Le droit au quartier et l’acceptation sociale de la gentrification: Les cas de deux processus de transformation urbaine à Nantes et Montréal
Relatively few studies on gentrification address the case of those citizens who manage to stay in their neighbourhoods, even if they suffer from various forms of marginalization provoked by the gentrification process. In this article, we study their reaction based on the Exit, Voice, Loyalty framework proposed by Hirschman (1970), according to which the voice-loyalty pair has the best potential for converting a situation considered as unsatisfactory. We analyse the acceptability of gentrification through Hirschman’s possibilities of reaction, on the base of two cases: Madeleine-Champ-de-Mars in Nantes and Hochelaga-Maisonneuve in Montreal. The former demonstrates the effectiveness of citizens’ mobilization within a context of collaboration while the latter illustrates the results of social mobilization within a context of confrontation. We assert that the expression of voice by residents, combined with political will, can mobilize citizens and initiate a process of negotiation and co-construction of the urban transformation favouring a socially acceptable gentrification. We also conclude that conflict plays an important role in establishing balanced negotiations between different stakeholders.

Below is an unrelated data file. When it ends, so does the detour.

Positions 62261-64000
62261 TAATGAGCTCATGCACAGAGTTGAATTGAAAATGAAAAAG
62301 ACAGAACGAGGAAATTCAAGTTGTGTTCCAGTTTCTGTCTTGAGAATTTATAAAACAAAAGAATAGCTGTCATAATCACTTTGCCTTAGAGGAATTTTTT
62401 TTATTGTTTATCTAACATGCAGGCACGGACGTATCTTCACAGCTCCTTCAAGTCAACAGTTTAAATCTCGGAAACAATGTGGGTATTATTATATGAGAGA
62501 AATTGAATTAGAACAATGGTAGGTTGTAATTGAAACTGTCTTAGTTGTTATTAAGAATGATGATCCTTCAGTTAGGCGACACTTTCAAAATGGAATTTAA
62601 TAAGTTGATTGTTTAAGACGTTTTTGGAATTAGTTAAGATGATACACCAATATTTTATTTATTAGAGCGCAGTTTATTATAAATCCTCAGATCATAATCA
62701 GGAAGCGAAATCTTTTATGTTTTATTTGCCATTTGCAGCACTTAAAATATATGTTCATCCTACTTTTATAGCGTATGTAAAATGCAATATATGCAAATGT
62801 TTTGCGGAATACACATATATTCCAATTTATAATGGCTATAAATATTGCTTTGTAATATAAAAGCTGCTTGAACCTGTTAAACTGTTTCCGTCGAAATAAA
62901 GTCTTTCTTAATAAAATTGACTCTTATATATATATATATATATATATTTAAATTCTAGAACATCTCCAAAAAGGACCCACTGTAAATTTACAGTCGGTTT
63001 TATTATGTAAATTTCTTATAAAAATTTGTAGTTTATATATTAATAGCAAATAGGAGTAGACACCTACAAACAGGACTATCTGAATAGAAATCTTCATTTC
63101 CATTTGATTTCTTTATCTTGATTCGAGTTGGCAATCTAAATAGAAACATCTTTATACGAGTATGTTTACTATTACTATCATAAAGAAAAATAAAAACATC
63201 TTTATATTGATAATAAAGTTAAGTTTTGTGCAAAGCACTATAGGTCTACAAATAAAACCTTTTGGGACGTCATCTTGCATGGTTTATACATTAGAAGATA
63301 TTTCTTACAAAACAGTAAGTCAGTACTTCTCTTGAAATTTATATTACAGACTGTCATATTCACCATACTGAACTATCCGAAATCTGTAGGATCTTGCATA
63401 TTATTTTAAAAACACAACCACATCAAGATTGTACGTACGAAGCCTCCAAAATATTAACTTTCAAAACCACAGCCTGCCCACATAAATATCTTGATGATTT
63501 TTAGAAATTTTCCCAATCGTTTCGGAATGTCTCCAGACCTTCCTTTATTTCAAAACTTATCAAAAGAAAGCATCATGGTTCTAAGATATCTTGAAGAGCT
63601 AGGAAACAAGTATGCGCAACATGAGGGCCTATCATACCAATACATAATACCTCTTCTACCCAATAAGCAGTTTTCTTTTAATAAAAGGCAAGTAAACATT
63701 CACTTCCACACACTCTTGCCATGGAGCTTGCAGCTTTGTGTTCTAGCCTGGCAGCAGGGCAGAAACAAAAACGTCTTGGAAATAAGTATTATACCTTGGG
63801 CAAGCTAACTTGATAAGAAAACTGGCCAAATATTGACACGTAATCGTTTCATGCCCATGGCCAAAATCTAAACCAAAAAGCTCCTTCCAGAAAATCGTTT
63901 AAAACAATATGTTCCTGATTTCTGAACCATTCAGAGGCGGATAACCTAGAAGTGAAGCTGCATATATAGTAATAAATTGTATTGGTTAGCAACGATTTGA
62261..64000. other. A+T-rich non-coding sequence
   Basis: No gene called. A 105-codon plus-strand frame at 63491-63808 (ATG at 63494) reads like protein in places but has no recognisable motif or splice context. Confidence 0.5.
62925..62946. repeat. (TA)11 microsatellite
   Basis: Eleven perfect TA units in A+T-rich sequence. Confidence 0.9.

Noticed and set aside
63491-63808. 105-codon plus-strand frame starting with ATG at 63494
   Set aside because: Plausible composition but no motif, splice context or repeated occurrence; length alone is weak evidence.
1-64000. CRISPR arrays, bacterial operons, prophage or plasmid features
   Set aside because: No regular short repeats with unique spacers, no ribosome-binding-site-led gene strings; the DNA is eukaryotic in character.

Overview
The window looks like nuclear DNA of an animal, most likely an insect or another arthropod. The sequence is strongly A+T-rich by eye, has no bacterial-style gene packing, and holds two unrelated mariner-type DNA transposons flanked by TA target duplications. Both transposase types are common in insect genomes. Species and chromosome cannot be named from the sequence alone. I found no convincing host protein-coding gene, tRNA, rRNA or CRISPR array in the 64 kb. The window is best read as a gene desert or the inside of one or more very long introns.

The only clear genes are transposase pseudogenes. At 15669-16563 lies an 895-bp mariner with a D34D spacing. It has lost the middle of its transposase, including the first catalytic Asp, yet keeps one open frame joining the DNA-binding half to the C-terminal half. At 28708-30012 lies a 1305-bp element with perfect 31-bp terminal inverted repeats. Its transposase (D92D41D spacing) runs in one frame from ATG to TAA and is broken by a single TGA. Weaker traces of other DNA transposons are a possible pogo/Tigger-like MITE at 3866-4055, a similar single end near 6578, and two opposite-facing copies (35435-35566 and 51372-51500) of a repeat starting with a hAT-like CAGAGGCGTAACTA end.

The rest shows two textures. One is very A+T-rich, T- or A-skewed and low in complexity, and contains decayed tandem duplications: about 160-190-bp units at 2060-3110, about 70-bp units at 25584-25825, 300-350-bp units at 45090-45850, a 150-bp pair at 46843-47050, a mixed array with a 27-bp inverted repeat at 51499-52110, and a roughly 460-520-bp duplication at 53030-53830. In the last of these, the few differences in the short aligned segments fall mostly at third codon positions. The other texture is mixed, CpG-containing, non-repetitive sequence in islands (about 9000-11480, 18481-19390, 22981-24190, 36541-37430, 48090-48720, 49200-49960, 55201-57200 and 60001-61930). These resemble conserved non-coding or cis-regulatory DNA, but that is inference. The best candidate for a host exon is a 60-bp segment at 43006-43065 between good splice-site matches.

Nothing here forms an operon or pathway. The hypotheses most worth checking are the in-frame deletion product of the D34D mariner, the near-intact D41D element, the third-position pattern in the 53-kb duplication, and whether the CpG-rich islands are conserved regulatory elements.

Copyright: Institute of Urban Studies